• WEATHER ALERT Winter Weather Advisory

Control of U.S. Senate, Obama seat up for grabs

November 1, 2010 8:38:38 PM PDT
Candidates running for the U.S. Senate crisscrossed Illinois Monday to campaign for votes in what has been called one of the nastiest races in the nation.

At stake- the control of the U.S. Senate and the seat once held by President Barack Obama. Polls show the race between Democrat Alexi Giannoulias and Republican Mark Kirk is close.

The sun wasn't up yet, but Kirk was Monday morning, shaking hands. If polls are to be believed, Kirk's got a slight lead.

"I think a lot of independents are breaking our way. We had good poll this morning show us four points up, but you've got to earn the vote," said Kirk.

Giannoulias spent most of Monday downstate at airport rallies with a traditional day before state fly around.

"This is who we stand for and believe in. Congressman Kirk believes in helping the biggest corporations in the world and believes in tax breaks for the wealthiest Americans in the world," said Giannoulias.

Kirk-Giannoulias has been a bare knuckle fight-- the former branded an embellisher, the latter an immature mob banker. Politico.com says the race may be the slimiest of all the U.S. Senate races. Some suggest it's the nastiest ever.

"I don't think it's the nastiest, but I think it's the longest and the loudest," said Eric Adelstein, Adelstein, Liston.

Media consultant Eric Adelstein constructed the Giannoulias commercials. And to be sure, he's aware of an electorate weary of attack ads, but he sees them as a clash of ideas, messy - yes, but necessary.

"As someone once said, democracy is the worst form of government except for all the other ones. And I think what that means is it's not pretty," said Adelstein.

"Politics ain't beanbags," said Kirk.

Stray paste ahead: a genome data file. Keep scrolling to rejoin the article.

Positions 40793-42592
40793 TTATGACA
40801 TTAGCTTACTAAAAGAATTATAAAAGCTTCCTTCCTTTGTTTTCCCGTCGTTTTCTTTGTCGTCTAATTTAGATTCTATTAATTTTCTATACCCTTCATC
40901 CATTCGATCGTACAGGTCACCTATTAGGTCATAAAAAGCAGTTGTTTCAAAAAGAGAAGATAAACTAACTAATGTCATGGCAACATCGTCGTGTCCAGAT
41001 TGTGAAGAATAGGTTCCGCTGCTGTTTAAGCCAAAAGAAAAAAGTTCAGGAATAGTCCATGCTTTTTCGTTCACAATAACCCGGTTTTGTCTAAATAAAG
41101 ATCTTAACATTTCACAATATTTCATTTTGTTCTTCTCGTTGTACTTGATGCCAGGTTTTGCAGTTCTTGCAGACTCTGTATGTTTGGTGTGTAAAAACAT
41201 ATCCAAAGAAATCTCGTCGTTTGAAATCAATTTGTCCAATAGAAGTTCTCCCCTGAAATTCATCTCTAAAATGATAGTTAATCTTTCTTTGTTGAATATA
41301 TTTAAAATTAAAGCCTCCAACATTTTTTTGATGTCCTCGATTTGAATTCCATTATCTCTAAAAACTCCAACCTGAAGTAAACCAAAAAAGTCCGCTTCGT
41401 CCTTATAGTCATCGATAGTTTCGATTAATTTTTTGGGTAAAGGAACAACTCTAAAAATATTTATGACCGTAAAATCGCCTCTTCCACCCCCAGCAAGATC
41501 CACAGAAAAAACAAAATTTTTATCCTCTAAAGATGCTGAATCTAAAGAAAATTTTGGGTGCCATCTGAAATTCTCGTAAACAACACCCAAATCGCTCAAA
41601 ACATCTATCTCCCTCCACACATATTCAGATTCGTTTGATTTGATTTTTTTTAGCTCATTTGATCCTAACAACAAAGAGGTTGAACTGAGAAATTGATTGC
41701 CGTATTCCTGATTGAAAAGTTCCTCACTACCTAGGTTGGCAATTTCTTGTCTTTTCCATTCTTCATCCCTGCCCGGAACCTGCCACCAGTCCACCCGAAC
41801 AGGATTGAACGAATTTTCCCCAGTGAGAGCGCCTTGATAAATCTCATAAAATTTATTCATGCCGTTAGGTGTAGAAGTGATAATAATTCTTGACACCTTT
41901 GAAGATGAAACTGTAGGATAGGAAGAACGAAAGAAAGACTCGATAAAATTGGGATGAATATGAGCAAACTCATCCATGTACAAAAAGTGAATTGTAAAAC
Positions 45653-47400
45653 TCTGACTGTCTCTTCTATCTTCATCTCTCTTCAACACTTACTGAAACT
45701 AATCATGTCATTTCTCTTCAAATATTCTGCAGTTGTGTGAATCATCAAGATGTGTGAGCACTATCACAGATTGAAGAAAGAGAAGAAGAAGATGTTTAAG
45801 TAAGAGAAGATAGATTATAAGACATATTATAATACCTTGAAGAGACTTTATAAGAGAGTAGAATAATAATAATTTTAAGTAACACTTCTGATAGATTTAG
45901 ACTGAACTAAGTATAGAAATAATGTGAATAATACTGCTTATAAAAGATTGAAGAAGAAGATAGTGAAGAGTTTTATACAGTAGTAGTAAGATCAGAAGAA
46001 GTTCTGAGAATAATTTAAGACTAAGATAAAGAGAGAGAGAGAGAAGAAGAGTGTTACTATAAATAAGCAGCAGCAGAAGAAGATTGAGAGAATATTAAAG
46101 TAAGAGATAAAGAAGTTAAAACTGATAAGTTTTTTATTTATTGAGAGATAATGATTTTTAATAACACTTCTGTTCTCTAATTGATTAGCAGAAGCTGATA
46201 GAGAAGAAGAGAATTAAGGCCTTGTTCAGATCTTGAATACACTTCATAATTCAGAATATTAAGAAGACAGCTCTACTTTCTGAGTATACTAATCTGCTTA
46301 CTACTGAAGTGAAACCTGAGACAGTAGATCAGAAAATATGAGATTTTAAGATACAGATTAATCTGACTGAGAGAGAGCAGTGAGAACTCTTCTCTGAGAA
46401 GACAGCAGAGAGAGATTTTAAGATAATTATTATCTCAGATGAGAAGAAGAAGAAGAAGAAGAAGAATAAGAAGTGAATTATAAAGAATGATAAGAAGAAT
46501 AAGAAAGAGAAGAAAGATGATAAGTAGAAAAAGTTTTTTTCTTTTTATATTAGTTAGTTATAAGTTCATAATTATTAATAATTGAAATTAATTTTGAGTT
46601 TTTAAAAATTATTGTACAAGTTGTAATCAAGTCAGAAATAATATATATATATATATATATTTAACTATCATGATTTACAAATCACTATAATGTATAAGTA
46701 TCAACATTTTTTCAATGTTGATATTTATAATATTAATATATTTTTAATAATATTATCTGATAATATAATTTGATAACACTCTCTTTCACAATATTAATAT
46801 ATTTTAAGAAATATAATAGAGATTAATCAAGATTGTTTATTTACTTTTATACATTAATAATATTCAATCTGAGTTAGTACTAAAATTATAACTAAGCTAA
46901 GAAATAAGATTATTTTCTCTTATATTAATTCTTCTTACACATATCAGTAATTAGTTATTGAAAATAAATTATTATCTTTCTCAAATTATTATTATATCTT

"I know you're tired. I know you're worn out," said Giannoulias to his volunteers.

Mark Kirk addressed a crowd of supporters at a Republican rally in suburban Wheaton Monday night.

"As your senator, I will fight for the national defense of the United States and make sure we remain on offense in the war on terror," said Kirk.

Gianoulias used an election eve event at the Athena Restaurant on South Halsted to get his message out.

"We have a choice in this election. We can return to the failed, reckless, greedy economic policies that have destroyed this country and decimated our middle class or right now, starting tomorrow, we can move this great country forward," said Giannoulias.

This has been a long campaign and in a 24/7 news cycle, it's not just the message, but the sheer volume of political commercials that can aggravate and numb the electorate. But they keep coming. Political campaigns spent $14 million on Chicago TV ads in the last week alone.

"When you're spending $14 million in one television market in one week, that's an enormous amount of volume that people are seeing," said Adelstein. "I'm tired, it's been a long election cycle, but I think it worked."

On the other hand, there are many people, voters who are so exhausted from the sheer volume of political noise that many may not turn out to vote at all that.

Giannoulias will vote Tuesday at his polling site near his North Side residence at 7 a.m. Kirk is scheduled to cast his ballot at a polling site in his hometown of Highwood at 10 a.m.


Load Comments